all foreign producers of luxury consumables. We thought it
might be interesting to take a quick look at the wine
sector -- an item that people can essentially do without if
they have to. That is, it is cheaper to get drunk on shochu.

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[...Article continues]

Most foreign wine comes in as bottled, ready-to-drink
product, and we're excluding from this discussion the
bulk wine that Japanese indigenous winemakers use to
fortify or supplement their own vintages. Nonetheless, in
case you're interested, the USDA reckons that about 60% of
all wine in Japan is foreign in origin -- even though much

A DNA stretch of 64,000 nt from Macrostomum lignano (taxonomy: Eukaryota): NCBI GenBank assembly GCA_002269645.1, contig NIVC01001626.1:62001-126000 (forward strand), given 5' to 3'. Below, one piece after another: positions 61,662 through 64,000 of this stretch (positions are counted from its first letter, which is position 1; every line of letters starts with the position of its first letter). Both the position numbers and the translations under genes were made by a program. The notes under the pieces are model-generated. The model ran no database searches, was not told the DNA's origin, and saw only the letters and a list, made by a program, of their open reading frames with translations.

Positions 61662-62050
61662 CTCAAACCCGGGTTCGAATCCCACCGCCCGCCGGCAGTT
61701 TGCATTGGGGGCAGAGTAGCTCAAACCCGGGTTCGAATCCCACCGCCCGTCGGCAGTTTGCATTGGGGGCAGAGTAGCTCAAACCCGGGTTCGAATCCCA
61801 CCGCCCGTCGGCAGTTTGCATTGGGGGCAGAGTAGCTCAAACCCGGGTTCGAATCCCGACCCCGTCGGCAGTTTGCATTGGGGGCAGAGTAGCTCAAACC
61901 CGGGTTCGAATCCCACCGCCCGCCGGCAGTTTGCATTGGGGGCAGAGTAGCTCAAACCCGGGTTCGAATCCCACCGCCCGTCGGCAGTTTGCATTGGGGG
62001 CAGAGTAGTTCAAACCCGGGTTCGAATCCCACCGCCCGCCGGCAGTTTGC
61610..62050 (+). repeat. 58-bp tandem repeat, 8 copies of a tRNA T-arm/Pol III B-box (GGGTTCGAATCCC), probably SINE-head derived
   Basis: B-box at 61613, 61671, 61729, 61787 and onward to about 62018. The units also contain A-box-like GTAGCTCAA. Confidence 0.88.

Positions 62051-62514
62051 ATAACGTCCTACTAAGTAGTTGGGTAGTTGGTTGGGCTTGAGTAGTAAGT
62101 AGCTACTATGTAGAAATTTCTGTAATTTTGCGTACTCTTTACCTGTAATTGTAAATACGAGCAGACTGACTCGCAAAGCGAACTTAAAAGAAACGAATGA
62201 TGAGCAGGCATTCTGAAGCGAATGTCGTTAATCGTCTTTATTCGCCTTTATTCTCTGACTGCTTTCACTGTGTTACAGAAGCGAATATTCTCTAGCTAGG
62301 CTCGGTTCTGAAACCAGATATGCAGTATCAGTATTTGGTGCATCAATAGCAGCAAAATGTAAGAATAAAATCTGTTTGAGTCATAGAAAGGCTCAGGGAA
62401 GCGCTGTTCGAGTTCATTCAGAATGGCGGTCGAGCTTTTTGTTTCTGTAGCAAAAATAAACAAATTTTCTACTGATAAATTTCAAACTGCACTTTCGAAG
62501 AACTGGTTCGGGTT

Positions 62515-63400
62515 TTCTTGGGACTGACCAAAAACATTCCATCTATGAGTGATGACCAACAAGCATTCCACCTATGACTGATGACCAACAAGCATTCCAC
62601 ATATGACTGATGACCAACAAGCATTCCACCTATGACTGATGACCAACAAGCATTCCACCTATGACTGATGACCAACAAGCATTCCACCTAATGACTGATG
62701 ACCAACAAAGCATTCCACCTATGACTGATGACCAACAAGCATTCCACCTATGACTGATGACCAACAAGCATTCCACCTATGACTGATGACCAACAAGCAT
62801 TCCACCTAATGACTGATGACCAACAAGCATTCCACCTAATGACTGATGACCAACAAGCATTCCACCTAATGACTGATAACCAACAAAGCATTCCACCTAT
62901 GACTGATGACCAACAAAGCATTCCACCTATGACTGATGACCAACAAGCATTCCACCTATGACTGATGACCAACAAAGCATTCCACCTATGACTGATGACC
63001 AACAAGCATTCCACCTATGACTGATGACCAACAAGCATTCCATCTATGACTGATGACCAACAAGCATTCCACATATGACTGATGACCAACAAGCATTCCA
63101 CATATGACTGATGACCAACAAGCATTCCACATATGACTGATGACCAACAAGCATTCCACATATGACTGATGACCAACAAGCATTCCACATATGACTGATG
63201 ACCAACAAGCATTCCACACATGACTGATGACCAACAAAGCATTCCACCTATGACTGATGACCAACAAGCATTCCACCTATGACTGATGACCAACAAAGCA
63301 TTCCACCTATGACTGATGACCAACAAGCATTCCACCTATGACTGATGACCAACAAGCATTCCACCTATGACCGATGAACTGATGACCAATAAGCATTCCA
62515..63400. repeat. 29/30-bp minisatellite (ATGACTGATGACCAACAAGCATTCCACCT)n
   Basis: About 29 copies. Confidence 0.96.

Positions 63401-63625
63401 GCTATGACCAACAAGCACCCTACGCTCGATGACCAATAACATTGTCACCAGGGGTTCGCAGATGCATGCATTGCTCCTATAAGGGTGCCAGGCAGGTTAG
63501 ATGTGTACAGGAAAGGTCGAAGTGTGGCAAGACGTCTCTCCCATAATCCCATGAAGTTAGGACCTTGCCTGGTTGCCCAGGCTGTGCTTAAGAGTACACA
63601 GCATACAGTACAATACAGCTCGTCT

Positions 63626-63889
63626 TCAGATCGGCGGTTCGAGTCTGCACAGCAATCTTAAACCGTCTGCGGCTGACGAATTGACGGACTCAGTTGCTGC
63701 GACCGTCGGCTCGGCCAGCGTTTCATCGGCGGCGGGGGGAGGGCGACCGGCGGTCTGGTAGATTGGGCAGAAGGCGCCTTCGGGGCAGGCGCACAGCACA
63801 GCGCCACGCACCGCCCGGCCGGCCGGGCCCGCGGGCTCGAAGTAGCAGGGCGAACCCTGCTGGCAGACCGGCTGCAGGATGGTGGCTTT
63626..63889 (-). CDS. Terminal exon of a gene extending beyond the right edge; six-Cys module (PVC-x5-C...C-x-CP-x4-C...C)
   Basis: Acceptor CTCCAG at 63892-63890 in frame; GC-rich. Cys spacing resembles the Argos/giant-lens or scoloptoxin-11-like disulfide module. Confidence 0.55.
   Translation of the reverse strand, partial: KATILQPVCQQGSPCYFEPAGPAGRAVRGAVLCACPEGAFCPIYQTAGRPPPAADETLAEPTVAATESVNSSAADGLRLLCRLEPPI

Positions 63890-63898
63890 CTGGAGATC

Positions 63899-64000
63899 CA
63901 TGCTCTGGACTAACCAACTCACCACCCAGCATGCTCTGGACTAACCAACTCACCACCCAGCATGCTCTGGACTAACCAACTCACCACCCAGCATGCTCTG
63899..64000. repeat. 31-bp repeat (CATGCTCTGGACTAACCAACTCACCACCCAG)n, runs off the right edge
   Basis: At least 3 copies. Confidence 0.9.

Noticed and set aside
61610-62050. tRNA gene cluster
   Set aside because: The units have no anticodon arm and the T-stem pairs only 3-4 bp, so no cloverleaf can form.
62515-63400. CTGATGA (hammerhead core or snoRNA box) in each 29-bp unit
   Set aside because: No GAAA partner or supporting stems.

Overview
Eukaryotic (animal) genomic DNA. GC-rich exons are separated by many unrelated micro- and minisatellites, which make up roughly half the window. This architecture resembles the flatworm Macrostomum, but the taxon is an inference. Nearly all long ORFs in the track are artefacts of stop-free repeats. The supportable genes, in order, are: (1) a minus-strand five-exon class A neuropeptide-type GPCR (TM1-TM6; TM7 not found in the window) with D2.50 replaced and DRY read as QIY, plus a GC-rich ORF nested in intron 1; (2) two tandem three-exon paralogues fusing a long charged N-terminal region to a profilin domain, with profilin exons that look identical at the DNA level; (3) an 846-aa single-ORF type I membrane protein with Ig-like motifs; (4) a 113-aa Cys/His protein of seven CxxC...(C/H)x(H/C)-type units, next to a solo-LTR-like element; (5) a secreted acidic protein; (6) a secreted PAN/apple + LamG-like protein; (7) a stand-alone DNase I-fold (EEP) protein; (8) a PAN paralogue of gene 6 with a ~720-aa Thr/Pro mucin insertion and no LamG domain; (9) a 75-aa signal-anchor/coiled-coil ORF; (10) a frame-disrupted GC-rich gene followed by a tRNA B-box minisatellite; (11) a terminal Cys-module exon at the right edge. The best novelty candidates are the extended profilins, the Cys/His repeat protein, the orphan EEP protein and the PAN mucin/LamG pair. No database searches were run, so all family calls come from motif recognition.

of it appears under the names of local producers such as
Mercian, Sapporo, and Suntory (the wine Big 3 in Japan).

Over the last 10 years, the overall wine market has on
average been growing a little each year, with 2005 seeing
a small set back. Essentially, wine consumption has
increased about 25% during that period, while the overall
consumption of alcohol has actually fallen due to the aging
of the nation. At the same time, the average cost of wine
has dropped.

Combining foreign and domestic wine production, the
Japanese have a wine consumption level of about 400ml per
person, just 5% of what the French drink, and only about
6% of Japan's overall alcohol consumption. So wine is not
overall a major drink, but it is gaining in popularity.

While the average consumption level is low, those people
actually doing the drinking appear to be moving upstream
in their preferences, buying mid- and higher-end product